Credit Counselling Canada (CCC) has received funding from the Office of Consumer Affairs under the Contributions Program for Non-Profit Consumer and Voluntary Organizations to perform a research project entitled: Debt Relief Options in Canada – Long Term Outcome Comparison.

When consumers are struggling with debt, they have few options: continue to struggle with the debt payments without seeking help; file for bankruptcy; chose a consumer proposal, or enter into a debt repayment program (DRP). In deciding which path to choose many consumers lack clear understanding of the differences and long-term implications of debt relief options.

“When in a financial crisis, the focus is usually on eliminating the problem and reducing stress as quickly as possible. A consumer may know they need help managing their debt, but they do not know which option will best set them up for financial success in the long-term. Currently, no entity can provide that information,’’ explains Patricia White, Executive Director of CCC.

debt relief options

With this study, CCC will evaluate the financial behaviours of consumers once they exit their chosen program by comparing otherwise similar individuals who have successfully completed a DRP, consumer proposal or who were discharged from bankruptcy.

A study of this kind has never been undertaken in Canada. While studies have been conducted in the U.S with promising results, the scope of this study – comparing debt repayment programs with consumer proposals and bankruptcies using a Canadian sample – is truly unique. The study will provide understanding of debt relief options specifically for Canadian consumers.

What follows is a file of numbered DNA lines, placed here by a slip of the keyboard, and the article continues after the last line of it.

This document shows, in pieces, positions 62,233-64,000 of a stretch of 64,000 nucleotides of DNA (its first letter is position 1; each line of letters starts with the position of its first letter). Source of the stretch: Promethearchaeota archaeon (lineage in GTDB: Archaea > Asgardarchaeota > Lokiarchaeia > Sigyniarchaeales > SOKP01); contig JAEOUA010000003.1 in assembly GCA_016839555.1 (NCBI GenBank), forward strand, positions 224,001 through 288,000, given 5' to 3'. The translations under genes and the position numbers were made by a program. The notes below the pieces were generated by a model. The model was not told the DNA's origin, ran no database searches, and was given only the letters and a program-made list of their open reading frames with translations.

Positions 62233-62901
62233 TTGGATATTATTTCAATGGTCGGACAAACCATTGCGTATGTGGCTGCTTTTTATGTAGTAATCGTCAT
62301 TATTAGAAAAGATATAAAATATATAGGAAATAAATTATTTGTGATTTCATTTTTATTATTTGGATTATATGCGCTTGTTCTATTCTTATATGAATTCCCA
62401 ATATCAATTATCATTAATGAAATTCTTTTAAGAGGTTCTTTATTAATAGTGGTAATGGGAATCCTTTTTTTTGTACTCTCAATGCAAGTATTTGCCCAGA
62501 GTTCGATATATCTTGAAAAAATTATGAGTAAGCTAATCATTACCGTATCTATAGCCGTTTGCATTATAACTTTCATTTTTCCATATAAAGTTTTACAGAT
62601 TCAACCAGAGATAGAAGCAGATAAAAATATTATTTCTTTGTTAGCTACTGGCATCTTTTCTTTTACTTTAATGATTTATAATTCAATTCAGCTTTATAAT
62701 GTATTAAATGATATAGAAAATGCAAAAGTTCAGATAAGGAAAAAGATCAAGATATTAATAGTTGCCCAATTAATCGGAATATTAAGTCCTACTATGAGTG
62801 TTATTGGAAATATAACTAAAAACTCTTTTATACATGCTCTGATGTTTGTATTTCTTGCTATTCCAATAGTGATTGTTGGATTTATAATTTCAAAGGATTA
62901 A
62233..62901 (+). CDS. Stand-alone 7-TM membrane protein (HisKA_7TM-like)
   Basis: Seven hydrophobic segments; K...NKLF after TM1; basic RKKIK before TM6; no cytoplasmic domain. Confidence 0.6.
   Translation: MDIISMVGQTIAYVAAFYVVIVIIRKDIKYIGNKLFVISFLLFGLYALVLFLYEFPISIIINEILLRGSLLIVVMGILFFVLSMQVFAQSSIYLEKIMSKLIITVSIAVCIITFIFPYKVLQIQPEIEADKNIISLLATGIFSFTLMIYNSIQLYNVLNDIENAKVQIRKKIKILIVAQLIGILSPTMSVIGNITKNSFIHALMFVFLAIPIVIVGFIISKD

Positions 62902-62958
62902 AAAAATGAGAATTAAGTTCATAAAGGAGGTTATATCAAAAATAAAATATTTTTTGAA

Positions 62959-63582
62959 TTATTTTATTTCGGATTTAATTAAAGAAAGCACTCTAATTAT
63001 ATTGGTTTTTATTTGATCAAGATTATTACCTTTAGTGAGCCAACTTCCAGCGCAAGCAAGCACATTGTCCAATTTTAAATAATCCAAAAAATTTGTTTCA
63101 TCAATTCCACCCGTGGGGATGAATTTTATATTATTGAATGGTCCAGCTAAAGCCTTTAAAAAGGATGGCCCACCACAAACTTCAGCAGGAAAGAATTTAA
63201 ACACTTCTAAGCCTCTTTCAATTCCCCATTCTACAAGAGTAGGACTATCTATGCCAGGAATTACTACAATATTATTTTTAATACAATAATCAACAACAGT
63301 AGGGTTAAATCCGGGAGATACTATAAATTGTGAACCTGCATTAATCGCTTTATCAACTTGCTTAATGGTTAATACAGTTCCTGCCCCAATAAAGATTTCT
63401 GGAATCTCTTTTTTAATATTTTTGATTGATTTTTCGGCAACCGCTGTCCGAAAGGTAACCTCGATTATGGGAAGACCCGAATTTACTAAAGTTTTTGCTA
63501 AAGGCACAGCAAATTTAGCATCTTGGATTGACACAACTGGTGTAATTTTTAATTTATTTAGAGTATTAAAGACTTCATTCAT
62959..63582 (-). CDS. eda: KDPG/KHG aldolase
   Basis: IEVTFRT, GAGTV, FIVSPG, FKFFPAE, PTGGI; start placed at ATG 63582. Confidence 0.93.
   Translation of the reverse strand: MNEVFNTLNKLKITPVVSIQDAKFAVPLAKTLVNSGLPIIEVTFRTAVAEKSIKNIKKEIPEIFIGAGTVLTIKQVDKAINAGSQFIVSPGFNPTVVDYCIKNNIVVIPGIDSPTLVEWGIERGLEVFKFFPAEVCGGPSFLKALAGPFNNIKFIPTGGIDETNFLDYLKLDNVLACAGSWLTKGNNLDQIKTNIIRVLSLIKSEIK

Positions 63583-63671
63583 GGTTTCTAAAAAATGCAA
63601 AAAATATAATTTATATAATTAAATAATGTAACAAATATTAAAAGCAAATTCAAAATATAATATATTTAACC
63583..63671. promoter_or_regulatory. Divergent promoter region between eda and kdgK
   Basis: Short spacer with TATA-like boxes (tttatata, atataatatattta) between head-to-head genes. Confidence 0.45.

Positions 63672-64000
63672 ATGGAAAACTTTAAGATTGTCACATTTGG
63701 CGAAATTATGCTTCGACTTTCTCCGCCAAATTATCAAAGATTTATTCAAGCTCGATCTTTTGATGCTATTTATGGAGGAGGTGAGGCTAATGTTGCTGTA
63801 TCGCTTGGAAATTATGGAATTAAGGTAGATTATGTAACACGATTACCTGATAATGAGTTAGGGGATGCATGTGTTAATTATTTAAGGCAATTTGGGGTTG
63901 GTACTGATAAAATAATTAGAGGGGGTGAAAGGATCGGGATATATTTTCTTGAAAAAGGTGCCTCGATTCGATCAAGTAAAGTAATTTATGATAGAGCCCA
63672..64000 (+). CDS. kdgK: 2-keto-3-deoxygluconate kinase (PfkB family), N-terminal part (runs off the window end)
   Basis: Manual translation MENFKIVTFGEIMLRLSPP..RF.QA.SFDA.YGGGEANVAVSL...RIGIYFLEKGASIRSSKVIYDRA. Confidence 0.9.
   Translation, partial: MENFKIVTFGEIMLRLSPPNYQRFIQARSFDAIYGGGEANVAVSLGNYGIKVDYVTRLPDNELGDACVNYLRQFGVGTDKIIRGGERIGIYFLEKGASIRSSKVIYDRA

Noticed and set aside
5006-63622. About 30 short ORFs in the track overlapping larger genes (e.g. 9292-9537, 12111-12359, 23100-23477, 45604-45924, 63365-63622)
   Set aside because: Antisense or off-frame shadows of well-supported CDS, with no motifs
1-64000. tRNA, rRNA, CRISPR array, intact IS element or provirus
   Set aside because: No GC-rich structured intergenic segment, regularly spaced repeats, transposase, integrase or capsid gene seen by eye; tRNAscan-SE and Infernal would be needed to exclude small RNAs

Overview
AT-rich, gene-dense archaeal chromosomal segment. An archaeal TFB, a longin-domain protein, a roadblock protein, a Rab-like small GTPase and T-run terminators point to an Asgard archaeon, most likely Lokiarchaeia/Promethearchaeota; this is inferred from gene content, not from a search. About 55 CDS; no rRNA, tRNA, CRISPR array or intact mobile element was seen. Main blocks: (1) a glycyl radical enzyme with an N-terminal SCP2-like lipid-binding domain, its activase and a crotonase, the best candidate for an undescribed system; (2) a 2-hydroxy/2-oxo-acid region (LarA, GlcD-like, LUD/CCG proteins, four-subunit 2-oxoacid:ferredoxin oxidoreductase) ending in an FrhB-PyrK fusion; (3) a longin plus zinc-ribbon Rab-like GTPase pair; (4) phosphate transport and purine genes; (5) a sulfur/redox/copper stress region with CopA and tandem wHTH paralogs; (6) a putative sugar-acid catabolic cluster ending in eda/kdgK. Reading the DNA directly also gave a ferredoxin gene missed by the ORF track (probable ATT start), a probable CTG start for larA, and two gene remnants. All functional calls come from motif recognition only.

“The study will not only provide CCC information on the effectiveness of our debt repayment program, but also inform additional industry stakeholders, such as the Office of the Superintendent of Bankruptcy and help inform and advance best practices within the industry,” says White.

Dr. Jodi Letkiewicz of York University will lead the research team as the key methodologist. Her specialization is in consumer sciences, with an emphasis on statistical methods and extensive experience in research. Dr. Letkiewicz is independent from CCC.

The sample will consist of DRP participants who completed the program between January 2013 and March 2014.  A similar size sample will be provided by TransUnion for the bankruptcy and consumer proposal groups.  A control, or baseline, group for each control cohort will be created for each scenario for a total sample size of approximately 27,000. During the analysis phase, researchers will construct multiple models to answer each of the key research questions to be explored:

  • What are the demographic profiles of each of the participants in each of the debt relief programs and how do they differ from each other?
  •  What is the impact of consumer participation in debt repayment plans, consumer proposals, and bankruptcies on subsequent financial outcomes?
  • How do the financial outcomes differ from these three groups to a similar sample of consumers who didn’t choose one of the three options?
  • How do the financial outcomes compare between consumers who participate in a debt repayment plan versus those who participate in a consumer proposal or a bankruptcy?
  • Can we use past patterns of behaviours to predict credit problems? If so, what are the patterns that predict either use of a debt repayment plan, consumer proposal or bankruptcy?

The research is scheduled to be completed by March 2019, at which time the results will be made public.

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